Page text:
Slightly More Than a Beginners Guide!
SCOTS PINE | (PINUS SYLVESTRIS)
- Uniquely, pine needles always grow in clusters from a single origin point on a branch.
- Scots pine needles grow in clusters of 2.
- Their needles tend to grow to greater lengths than other conifers. (Up to 16 inches!)
- Surprisingly, the needles are soft, not sharp.
- Other varieties of pine grow needles in clusters of 3s (yellow pines) or 5s (white pines).
Interesting fact – only pine tree needles grow in clusters.
NORWAY SPRUCE | (Picea abies)
- Spruce needles tend to be short and stiff. (they remind me of bottle washers!)
- Their needles grow from a single origin point and are attached to small, stalk-like woody projections.
- The needles are square and roll between your fingertips.
- They have a lovely lemony taste.
Interesting fact: Norway spruce became popular as a Christmas tree when Prince Albert introduced an old German custom of decorating the tree with lights.
DOUGLAS FIR | (Pseudotsuga menziesii)
- Douglas Fir was introduced to the UK in 1827 by Scottish botanist David Douglas.
- The needles are soft and flat with 2 white stripes underneath.
- These needles grow from a single point of origin like spruce, but are attached around the branch with, what is best described as a “suction cup”. Once you see it you’ll understand straight away what I mean!
Interesting fact: Douglas fir bark is non-flammable.
However, there are other trees that could easily be mistaken for pine, spruce or fir. But, once you’ve examined them for identification purposes, you’ll find they won’t fit the descriptions above. If that’s the case, it could be one of the following:
JUNIPER | (JUNIPERUS COMMUNIS)
Junipers have short, spiky needles and berries that are green when young, turning blue when mature. They also tend to grow more like shrubs or bushes.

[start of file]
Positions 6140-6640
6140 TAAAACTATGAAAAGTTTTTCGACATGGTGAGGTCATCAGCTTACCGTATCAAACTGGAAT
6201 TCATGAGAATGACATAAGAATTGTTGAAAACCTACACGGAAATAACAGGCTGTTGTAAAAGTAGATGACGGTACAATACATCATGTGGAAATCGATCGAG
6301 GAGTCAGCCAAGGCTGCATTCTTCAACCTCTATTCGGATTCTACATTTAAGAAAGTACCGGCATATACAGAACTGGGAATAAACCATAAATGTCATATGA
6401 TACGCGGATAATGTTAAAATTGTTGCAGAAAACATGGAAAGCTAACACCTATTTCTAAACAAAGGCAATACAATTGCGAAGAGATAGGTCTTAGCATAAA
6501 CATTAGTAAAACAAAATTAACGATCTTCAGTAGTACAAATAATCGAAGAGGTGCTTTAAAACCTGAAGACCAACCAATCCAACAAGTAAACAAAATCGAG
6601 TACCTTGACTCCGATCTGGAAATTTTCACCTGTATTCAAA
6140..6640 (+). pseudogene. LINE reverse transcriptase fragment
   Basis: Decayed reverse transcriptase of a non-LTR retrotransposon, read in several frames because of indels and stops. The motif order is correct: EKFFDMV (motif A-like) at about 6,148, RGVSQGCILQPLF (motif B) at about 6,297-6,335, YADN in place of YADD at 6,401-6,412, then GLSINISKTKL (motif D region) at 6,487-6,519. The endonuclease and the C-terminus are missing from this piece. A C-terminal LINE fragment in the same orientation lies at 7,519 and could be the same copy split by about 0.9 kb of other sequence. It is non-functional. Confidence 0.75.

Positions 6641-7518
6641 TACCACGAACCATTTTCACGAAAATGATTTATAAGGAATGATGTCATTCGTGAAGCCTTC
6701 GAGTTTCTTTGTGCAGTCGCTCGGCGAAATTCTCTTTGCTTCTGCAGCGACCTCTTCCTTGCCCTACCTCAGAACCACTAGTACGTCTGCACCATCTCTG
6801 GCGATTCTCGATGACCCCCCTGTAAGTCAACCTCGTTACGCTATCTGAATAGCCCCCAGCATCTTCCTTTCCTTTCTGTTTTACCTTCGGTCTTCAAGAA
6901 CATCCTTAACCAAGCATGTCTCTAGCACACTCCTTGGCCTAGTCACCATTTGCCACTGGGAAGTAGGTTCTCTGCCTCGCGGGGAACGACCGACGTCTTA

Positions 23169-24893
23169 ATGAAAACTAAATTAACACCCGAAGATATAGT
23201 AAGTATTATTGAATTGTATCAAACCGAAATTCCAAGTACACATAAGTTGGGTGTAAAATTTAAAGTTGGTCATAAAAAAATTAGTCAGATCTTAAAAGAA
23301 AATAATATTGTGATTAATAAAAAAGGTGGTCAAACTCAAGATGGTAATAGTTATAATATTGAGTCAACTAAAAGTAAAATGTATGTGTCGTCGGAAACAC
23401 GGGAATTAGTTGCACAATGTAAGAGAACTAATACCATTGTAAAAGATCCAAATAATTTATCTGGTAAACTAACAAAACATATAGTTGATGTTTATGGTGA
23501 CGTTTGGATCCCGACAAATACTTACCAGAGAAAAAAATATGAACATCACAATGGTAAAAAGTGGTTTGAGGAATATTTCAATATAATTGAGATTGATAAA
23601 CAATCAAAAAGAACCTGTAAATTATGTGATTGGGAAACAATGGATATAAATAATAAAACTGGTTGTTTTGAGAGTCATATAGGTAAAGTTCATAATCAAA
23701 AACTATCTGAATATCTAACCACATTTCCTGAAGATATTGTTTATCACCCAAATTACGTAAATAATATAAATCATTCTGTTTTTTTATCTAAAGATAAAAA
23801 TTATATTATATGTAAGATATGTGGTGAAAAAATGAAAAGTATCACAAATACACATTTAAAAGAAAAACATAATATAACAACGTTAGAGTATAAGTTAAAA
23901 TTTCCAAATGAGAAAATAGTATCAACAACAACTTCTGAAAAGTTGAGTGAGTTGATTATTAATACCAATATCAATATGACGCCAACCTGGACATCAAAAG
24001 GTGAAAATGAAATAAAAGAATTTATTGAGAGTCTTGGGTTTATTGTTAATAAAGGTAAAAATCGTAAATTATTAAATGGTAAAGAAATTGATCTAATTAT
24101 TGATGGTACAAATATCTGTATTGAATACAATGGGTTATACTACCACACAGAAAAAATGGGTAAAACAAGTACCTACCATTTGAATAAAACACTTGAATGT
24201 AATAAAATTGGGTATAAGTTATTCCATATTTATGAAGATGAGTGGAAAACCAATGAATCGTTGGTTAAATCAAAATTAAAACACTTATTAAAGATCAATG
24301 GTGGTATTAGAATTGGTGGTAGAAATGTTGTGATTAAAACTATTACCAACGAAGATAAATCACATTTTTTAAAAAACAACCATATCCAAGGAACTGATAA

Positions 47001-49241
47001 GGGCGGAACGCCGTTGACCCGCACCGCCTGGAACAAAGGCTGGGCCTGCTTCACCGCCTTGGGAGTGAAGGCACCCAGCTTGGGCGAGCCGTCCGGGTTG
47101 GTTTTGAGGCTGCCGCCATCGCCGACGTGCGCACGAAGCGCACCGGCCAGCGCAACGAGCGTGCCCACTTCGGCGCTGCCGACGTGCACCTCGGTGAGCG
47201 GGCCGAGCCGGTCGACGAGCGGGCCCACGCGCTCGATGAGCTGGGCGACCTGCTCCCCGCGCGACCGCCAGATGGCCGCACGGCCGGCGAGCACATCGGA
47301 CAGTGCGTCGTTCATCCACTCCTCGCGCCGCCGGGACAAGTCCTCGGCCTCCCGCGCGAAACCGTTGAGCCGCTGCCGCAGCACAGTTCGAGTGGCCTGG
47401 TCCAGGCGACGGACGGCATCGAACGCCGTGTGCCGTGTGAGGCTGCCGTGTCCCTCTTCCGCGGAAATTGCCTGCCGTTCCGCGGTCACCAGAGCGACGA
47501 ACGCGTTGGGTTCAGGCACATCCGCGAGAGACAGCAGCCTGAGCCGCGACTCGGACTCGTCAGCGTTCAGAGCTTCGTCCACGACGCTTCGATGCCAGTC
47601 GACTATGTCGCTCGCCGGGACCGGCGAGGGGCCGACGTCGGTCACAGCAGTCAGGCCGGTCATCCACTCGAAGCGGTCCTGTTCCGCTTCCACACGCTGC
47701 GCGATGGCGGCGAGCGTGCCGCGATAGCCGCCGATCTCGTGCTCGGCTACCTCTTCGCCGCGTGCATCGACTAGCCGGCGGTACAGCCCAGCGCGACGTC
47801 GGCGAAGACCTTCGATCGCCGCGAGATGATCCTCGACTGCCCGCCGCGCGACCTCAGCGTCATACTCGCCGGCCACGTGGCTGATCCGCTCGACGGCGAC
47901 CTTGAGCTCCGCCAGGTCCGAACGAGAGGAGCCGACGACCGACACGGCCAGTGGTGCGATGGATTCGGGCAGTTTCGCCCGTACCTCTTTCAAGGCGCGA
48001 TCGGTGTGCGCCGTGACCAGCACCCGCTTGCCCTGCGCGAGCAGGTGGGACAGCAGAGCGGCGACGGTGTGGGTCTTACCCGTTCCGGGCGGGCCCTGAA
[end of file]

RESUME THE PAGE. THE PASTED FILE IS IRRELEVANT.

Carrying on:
Interesting fact: Juniper berries are the only spice that derives from conifers
HEMLOCK | (TSUGA HETEROPHYLLA)
Hemlock needles attach straight to the stem. They’re similar to the woody projections of spruce but much more delicate. Also, the needles of hemlock are flat. And, when you crush the needles between your fingers, you get a lovely grapefruit scent.
Interesting fact: this plant is not related to the highly toxic hemlock herb.
YEW | (Taxus baccata)
Yews can be mistaken for fir trees because of their similar flat needles. However, unlike the fir, the yew needle has a sharp point, with no white lines underneath. Also, they don’t grow cones, but instead, red berries with a visible hole in the centre, which houses the seed. The needles, along with the seed inside the red, fleshy berry, are highly toxic and shouldn’t be consumed under any circumstances.
Interesting Fact: There are 10 yew trees in Britain that are said to pre date the 10th Century! (Source, Woodland Trust)
CEDAR | Cedrus libani
Cedar needles grow in individual, rosette-like clusters from the branch and they’re often found in parks and gardens in the UK.
Interesting Fact: In the UK, cedar was planted in nearly every stately home and mansion from the 1740s onwards, however it is not commonly planted today.
The Woodland Trust have 2 great tree lists that might be of interest to you, click the links below to find out more:
Here’s hoping that this quick, easy guide is enough to get you outdoors to forage for conifer needles. Or at least enough to entice you to start the identification process. Why don’t you keep a growth dairy, and start taking some close-ups of the three trees throughout the seasons? Then, without even realising it, you’ll begin to differentiate between the cone growths and bark of each tree. Which, by the way, is an excellent rule of thumb for any plant you wish to learn. Observe and photograph it throughout the seasons, keeping notes along the way. Which reminds me, why don’t you take a peek at my post ‘My Top 3 Foraging Tips’.
And finally, take care and stay safe. And of course, don’t forget to subscribe!
Until next time, Susan & Caber